Tipsheets

Browse more 5,000 tipsheets from our national conferences and Watchdog Workshops on how to cover specific beats, conduct a great interview and learn countless tips on where to find the information you need.

Logged-in members can download any tipsheet, for free. Contact the Resource Center 573-882-3364 or rescntr@ire.org for questions.

Search results for "narrative" ...

  • Cross-cultural investigative reporting: Sample readings

    This tipsheet includes a narrative about the author's coverage of an Asian-American man who was killed during the 1992 Los Angeles riots. The tipsheet also includes a list of suggestions on how to improve cross-cultrual investigative stories a reading list on cross-cultural journalism

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    By Victor Merina

    1999

  • Writing the Story

    This tipsheet provides ideas for getting people in and numbers out while building a CAR narrative. Also included is an article, Is Justice Blind, from George Magazine.

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    By James Neff

    1999

  • Writing the Story; Getting People In and Numbers Out While Building the CAR Narrative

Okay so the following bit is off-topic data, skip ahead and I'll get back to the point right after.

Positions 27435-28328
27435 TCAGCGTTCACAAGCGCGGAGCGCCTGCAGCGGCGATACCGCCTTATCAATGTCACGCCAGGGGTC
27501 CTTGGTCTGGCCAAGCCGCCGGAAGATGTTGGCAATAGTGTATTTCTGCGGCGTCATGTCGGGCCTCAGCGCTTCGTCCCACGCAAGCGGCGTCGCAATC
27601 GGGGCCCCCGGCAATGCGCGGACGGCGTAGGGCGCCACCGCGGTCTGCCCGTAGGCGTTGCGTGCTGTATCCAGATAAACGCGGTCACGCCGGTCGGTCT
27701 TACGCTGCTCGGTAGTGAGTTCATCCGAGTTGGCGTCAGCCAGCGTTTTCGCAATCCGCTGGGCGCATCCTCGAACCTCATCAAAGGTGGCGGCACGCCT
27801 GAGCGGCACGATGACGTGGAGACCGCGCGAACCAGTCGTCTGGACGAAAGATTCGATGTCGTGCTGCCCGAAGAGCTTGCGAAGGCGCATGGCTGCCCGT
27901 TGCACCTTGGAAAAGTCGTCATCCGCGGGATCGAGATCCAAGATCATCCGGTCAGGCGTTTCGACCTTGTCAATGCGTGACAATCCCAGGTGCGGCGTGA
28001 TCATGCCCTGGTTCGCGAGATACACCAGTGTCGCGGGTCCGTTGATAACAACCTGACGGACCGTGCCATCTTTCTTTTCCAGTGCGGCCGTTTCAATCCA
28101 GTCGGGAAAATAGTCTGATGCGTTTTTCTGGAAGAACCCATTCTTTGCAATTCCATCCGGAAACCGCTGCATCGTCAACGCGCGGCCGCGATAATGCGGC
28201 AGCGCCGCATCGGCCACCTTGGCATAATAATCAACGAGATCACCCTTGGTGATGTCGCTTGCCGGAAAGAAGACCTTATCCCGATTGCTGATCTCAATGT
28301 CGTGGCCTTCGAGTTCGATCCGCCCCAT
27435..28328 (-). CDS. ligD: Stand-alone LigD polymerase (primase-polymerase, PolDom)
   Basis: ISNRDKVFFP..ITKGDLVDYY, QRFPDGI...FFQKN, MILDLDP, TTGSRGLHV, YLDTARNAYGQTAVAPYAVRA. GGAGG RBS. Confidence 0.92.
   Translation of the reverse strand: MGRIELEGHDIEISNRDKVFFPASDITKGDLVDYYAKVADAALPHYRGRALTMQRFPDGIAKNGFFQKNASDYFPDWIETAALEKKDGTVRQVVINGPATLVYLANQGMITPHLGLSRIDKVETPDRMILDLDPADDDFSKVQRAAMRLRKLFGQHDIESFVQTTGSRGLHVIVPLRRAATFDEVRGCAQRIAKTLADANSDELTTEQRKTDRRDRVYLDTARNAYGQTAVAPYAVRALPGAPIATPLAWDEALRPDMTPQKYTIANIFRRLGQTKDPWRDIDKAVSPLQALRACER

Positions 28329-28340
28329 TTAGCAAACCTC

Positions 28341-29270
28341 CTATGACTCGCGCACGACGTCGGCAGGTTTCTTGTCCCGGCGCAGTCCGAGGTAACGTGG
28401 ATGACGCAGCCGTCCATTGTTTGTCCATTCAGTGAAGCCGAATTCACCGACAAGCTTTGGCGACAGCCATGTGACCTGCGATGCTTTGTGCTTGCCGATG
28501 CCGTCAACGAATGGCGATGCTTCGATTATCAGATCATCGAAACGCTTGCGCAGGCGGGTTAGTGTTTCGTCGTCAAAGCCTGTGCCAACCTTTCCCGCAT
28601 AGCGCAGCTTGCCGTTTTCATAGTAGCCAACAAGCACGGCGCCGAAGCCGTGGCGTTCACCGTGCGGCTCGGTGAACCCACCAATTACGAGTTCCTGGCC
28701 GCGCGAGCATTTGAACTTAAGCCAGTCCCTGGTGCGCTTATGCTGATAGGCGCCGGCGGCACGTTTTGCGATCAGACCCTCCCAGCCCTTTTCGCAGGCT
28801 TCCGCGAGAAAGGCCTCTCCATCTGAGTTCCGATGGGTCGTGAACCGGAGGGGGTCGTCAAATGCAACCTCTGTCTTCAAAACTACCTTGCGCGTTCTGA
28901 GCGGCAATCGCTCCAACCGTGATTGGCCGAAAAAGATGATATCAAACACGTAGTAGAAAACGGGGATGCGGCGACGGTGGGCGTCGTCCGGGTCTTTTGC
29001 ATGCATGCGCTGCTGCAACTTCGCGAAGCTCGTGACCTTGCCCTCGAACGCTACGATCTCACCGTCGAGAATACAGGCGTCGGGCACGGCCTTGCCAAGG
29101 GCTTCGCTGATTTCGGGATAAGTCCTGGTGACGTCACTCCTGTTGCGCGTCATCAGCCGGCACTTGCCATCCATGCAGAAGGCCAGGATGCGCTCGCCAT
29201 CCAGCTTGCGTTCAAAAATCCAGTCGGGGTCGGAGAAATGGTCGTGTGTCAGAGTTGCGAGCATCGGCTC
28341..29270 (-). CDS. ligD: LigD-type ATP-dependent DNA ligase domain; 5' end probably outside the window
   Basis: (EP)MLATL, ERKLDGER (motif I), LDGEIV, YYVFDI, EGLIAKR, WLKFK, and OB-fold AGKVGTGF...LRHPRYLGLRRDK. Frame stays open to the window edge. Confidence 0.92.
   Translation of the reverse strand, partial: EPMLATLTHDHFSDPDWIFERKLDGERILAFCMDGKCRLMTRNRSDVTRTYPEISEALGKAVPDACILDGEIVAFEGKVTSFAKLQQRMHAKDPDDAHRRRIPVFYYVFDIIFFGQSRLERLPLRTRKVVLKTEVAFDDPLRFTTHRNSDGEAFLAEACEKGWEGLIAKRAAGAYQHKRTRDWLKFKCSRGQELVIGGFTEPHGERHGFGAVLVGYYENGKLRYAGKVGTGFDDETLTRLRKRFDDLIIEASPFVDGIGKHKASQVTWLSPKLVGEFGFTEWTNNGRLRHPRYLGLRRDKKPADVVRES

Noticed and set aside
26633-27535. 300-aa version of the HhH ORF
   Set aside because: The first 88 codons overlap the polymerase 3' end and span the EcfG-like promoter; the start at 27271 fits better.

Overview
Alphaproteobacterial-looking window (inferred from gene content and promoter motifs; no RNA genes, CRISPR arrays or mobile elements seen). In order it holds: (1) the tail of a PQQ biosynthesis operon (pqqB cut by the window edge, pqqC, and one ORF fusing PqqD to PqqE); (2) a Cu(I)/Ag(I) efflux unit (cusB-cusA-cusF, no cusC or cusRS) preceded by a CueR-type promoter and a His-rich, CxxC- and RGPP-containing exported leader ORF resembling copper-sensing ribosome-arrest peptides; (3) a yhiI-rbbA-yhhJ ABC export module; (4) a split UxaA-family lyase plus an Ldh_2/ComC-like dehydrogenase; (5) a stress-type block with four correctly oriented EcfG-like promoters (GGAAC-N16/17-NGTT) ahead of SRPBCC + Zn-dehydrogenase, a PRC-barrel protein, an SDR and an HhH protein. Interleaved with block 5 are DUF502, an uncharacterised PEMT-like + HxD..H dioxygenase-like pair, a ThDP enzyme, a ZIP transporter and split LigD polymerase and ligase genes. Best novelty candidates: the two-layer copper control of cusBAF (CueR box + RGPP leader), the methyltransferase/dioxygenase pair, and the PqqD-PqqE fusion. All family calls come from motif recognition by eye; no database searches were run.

Narrative design refers to finding a story form that presents your work in the most powerful way. This tip sheet summarizes narrative forms, basic themes and story structures. The author advises to collect different structures as an architect does with blueprints. Study them. Break out of the box. Have fun. Don't be afraid to fail.

    Tags: CAR

    By James Neff

    1999

  • Writing the Narrative

    The Washington Post once scored a Pulitzer Prize with a narrative on upheaval at the Securities & Exchange commission that revolutionized investing. The lesson is that you can find the narrative in unexpected places and that goes for stories with lots of numbers. But the thing has to be alive, and it needs a heartbeat. This tip sheet includes a story from Worth Magazine, September 1994, called "The Shorts Reel One In."

    Tags: CAR

    By David Dietz

    1999

  • Digital Storytelling: Interactive fiction demonstration

    Hyperfiction is a new narrative art form, readable only on the computer, and made possible by the developing technology of hypertext and hypermedia. Coover's New York Times article discusses the potentials of hyperfiction and reviews several novels for the computer. Audio tape available through the IRE Resource Center at (573) 882-3364 or rescntr@ ire.org. Ask for tape #IRE96-64.

    Tags: Digital Storytelling: Interactive fiction demonstration 10 pgs.

    By Robert Coover

    1996